Pre-contact Taino people did not live in tribes. Our ancestors lived in connected villages each under a head Cacike which in turn were under a grand Kacike who ruled the Chiefdom. While tribes are composed of closely related nuclear and extended family
units, Chiefdom are not necessarily made up of related peoples. While certainly speaking a general language helps bind the villages together, it is not necessary. In a sense Chiefdoms are confederacies of different villages or tribal units. While tribes may
tend to be nomadic, Villages are in situ,
Taino peoples lived in Chiefdoms. The inhabitants of these chiefdoms undoubtedly had individual village names for themselves as well as a collective name for all the peoples of their chiefdoms.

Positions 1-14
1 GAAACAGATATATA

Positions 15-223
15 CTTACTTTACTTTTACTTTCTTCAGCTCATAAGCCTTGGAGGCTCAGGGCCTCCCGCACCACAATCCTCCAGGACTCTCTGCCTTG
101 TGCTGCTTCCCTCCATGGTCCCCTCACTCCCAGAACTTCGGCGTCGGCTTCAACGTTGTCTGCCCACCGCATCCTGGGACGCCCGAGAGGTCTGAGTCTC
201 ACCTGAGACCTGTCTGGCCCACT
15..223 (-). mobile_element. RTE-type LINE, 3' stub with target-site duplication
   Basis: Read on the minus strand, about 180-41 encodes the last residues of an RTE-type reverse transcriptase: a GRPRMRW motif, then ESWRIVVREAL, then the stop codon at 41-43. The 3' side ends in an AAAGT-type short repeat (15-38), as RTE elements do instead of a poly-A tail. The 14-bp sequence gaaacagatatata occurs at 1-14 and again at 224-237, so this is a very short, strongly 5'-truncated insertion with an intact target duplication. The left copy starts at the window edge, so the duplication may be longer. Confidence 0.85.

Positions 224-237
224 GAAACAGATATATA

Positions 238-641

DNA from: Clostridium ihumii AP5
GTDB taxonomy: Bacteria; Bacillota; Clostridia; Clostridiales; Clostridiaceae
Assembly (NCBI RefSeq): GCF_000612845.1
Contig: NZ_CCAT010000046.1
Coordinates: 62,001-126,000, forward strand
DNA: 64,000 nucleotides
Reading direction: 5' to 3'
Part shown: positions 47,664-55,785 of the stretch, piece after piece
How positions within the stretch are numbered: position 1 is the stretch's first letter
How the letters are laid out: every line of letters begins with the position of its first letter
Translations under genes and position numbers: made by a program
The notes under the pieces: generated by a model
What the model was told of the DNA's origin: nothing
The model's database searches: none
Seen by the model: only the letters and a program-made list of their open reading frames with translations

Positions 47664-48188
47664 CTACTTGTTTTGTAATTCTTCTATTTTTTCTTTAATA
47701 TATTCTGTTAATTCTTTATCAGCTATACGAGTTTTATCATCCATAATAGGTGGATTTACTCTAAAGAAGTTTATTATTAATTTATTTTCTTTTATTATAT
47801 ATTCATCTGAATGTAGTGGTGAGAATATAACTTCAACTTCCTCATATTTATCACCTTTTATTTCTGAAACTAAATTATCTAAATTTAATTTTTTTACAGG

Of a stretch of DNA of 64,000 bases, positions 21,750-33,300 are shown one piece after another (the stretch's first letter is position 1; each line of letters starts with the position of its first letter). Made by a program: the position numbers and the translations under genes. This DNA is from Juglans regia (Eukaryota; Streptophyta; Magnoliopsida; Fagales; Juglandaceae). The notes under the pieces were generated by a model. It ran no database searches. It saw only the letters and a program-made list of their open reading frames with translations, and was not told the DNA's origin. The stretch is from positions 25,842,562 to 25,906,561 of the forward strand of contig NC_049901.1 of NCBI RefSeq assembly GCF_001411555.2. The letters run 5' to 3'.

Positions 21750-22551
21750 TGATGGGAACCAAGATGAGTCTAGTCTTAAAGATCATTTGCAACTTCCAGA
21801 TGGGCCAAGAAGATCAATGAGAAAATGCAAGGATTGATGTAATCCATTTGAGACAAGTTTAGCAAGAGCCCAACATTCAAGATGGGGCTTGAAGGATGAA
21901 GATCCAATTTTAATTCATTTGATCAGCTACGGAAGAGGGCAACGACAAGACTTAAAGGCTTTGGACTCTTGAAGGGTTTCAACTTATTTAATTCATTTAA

for example, live in towns and cities. These towns have individual names. These towns are located in 50 States which in turn have individual names.
A Taino Chiefdom was like a country and the individual villages were like states. While this
is a very simplistic way of explaining the Taino structure, it helps in understanding how our society was structured. While we Identify as Taino, we recognize that this name is an all-encompassing name for the myriad of Arawakan speaking peoples who
lived on our islands.
Below are pictures of Taino chiefdoms in the Greater Antilles